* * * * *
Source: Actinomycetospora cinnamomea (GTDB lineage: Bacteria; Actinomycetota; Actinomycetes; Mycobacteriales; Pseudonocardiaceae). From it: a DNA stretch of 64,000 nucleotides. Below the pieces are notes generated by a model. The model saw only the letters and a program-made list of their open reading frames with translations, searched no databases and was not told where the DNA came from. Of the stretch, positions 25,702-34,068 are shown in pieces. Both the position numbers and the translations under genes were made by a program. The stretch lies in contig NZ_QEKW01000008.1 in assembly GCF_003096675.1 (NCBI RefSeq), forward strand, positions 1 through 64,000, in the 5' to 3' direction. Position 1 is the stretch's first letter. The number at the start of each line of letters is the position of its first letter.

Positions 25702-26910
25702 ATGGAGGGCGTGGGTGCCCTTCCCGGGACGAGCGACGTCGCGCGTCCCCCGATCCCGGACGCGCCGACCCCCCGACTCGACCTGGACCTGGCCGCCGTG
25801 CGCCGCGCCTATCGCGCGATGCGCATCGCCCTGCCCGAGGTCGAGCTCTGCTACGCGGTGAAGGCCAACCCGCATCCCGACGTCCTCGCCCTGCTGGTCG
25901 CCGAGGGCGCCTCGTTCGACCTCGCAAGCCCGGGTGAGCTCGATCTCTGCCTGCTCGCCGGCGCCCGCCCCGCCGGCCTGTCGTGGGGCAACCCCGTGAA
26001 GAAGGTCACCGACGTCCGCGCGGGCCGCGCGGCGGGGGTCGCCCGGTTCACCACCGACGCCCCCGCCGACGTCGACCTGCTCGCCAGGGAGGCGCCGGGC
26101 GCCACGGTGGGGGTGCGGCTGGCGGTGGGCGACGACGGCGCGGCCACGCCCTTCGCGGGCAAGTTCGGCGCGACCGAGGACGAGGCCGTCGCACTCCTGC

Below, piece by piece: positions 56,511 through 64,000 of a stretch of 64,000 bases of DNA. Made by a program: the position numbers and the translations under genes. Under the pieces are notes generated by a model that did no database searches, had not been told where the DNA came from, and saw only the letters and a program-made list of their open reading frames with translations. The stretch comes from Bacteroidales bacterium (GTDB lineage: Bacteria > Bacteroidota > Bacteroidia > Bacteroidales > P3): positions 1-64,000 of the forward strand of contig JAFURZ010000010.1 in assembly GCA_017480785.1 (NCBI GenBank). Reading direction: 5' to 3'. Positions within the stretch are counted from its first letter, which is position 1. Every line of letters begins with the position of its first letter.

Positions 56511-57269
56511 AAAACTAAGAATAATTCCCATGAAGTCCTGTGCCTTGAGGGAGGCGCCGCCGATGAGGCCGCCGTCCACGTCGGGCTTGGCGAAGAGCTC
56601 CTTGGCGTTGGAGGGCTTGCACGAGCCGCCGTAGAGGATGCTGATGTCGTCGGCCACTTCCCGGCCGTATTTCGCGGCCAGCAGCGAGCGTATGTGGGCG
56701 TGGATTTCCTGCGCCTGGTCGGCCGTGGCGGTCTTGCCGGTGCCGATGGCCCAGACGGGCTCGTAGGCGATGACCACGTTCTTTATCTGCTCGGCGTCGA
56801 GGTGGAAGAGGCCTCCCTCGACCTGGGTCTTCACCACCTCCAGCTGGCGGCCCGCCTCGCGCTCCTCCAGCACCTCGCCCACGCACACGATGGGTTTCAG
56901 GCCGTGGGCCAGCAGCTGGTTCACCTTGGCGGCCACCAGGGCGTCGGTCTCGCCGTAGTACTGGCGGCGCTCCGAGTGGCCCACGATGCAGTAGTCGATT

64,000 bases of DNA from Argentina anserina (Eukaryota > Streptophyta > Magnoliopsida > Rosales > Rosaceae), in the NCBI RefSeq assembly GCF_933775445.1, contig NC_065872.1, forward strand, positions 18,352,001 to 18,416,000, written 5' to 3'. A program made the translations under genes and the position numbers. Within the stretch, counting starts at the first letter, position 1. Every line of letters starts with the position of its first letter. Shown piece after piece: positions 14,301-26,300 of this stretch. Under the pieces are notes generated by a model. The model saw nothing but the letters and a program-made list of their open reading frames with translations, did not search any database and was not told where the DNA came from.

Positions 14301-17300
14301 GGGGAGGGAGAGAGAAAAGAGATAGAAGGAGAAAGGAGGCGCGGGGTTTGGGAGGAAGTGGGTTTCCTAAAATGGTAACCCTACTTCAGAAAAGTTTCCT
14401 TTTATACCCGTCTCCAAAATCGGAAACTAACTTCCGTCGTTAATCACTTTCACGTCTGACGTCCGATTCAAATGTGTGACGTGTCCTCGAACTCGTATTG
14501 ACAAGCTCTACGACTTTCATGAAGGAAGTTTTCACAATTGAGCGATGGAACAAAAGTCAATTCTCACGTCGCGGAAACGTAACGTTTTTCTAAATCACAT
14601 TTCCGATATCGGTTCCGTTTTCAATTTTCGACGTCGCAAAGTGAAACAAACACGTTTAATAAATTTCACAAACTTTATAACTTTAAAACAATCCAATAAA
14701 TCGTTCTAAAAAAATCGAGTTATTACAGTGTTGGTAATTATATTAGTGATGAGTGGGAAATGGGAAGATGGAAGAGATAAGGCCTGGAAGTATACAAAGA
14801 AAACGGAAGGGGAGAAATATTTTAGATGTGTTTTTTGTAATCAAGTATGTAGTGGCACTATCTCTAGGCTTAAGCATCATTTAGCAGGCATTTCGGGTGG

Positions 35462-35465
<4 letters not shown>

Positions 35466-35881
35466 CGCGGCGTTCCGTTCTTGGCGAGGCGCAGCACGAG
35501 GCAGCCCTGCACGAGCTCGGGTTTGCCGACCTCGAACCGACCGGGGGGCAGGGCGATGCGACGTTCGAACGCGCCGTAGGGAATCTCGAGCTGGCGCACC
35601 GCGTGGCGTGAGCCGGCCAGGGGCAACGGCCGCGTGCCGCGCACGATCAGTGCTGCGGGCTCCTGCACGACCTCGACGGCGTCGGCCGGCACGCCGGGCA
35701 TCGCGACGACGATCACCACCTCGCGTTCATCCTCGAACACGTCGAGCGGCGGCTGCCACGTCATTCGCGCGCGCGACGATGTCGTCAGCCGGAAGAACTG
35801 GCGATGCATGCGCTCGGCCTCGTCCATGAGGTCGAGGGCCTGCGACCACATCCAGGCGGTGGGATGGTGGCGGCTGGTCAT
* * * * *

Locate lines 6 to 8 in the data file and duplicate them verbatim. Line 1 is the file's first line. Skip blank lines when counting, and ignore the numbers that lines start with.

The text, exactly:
26001 GAAGGTCACCGACGTCCGCGCGGGCCGCGCGGCGGGGGTCGCCCGGTTCACCACCGACGCCCCCGCCGACGTCGACCTGCTCGCCAGGGAGGCGCCGGGC
26101 GCCACGGTGGGGGTGCGGCTGGCGGTGGGCGACGACGGCGCGGCCACGCCCTTCGCGGGCAAGTTCGGCGCGACCGAGGACGAGGCCGTCGCACTCCTGC

Below, piece by piece: positions 56,511 through 64,000 of a stretch of 64,000 bases of DNA. Made by a program: the position numbers and the translations under genes. Under the pieces are notes generated by a model that did no database searches, had not been told where the DNA came from, and saw only the letters and a program-made list of their open reading frames with translations. The stretch comes from Bacteroidales bacterium (GTDB lineage: Bacteria > Bacteroidota > Bacteroidia > Bacteroidales > P3): positions 1-64,000 of the forward strand of contig JAFURZ010000010.1 in assembly GCA_017480785.1 (NCBI GenBank). Reading direction: 5' to 3'. Positions within the stretch are counted from its first letter, which is position 1. Every line of letters begins with the position of its first letter.